Monday, January 5, 2009

First Day of Clinicals

We left early this morning for the village of Franks Eddy. On the way we passed over rivers, dirt roads, and all kinds of sites. I listened to Paul Simon's Rhythm of the Saints, an album that was originally cut from natives in the rainforest playing the percussion. We got to the village an took over a small empty building next to a bar. The night before we had sorted through the enormous amount of medical donations that we were so generously given from our community back home. We separated equipment and prepared for today's clinic.

Once we opened the doors, our makeshift clinic welcomed folks from the community to come and be seen and treated. We were able to do some wound care, lots of diabetes testing and screening, hypertension screening and testing, as well as look at a number of other ailments. In all we saw about 3 dozen patients in the day.

A handful of us also went out to make some home visits. We would just go right up to a house, a store, or a passerby and make conversation seeing if we could serve any of their medical needs. We even stopped at the local grocery store and tested for blood sugars on the front counter with one hand while the woman conducted business with the other. It was amazing! We ended up at this one house where the man named Mr. Martinez had basically been quadriplegic for the last year after having fallen off a motorcycle. He had a pressure sore the size of a basketball on his sacrum and was in enormous pain.

We were able to bathe him, give him some proper wound care, educate his family on how to care for his wound, provide them with supplies, an offer support to a man who is in suffering. His room is right next to the pesticide storage and he lies in a bed of dirt and sweat. I had my own emotional moment as I washed his face and he began to cry. I cried with him felt suddenly overwhelmed by his grief, pain, and my inability to do much of anything about it except for what we had in a little bag of donated supplies and my own prayers that I could offer up. That's how it is down here though.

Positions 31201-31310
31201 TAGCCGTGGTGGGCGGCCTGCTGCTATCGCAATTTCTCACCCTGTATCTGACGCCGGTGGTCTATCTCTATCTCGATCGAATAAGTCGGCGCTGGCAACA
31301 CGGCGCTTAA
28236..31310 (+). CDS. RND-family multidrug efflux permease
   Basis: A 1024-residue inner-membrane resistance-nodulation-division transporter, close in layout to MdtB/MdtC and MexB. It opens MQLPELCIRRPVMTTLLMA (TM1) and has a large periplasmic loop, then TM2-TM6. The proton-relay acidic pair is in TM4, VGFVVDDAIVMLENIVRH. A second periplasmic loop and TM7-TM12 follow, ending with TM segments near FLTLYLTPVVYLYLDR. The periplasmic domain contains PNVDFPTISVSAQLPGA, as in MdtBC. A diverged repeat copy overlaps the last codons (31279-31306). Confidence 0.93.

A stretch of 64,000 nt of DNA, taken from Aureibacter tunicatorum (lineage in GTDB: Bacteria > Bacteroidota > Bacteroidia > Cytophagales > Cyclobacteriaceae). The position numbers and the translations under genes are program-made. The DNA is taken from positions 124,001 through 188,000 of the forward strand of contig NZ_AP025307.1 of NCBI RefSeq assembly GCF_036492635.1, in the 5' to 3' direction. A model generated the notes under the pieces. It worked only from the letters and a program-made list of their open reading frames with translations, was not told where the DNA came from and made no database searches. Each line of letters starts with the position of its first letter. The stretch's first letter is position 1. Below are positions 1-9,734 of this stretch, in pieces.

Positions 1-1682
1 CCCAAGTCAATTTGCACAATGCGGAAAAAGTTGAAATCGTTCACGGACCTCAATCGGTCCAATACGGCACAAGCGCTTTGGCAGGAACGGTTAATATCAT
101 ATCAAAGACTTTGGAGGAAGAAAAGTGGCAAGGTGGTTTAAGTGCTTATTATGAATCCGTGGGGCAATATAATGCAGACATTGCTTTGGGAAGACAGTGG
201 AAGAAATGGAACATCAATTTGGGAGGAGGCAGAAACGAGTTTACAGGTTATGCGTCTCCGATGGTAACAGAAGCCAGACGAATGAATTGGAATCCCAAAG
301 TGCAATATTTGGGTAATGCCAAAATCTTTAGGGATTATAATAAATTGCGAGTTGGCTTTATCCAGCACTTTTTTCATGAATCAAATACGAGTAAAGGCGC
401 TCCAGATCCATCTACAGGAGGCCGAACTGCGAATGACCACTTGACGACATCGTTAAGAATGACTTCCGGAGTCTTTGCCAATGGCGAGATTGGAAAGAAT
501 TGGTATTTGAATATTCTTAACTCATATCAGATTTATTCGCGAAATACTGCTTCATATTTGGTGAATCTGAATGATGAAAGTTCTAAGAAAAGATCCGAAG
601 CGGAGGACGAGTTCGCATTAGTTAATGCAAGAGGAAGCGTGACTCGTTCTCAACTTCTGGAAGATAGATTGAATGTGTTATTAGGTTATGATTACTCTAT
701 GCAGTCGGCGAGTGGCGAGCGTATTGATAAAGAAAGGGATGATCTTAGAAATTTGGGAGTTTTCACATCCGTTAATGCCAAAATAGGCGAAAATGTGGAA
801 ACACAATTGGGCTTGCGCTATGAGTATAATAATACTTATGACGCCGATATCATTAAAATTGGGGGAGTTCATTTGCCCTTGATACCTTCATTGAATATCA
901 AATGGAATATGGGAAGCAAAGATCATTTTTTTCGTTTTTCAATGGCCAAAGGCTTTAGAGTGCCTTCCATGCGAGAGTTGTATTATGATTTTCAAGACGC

Some of our classmates went to do diabetes education in the schools, Steph O and I went and played with some kids in the school yard, who were amazed that they could see people in the LCD screen of my video camera. Later, we got to teach some other kids at the clnic about jumprope. That was fun.

Anyhow, I've got a ton more stories, but if I sit here and keep typing I won't have much more. We had ice cream today, took a ferry to cross the river, and had a long lesson on the history an geography of the area. There will be more to follow...


At January 5, 2009 at 6:37 PM , Blogger nemadji said...

I am so proud of what you do. What a blessing that you are able to do this and I know this will be a great lesson for you and the rest of your team. We can't save the world...but we can comfort those we meet.
Your Northern Mom

At January 6, 2009 at 12:05 PM , Blogger Marilyn said...

While you ALWAYS bring a smile to my face, you also brought tears today as I read your blog of washing our brother's feet...thanks, I needed that! Be safe, be well and be our Jitterbug!


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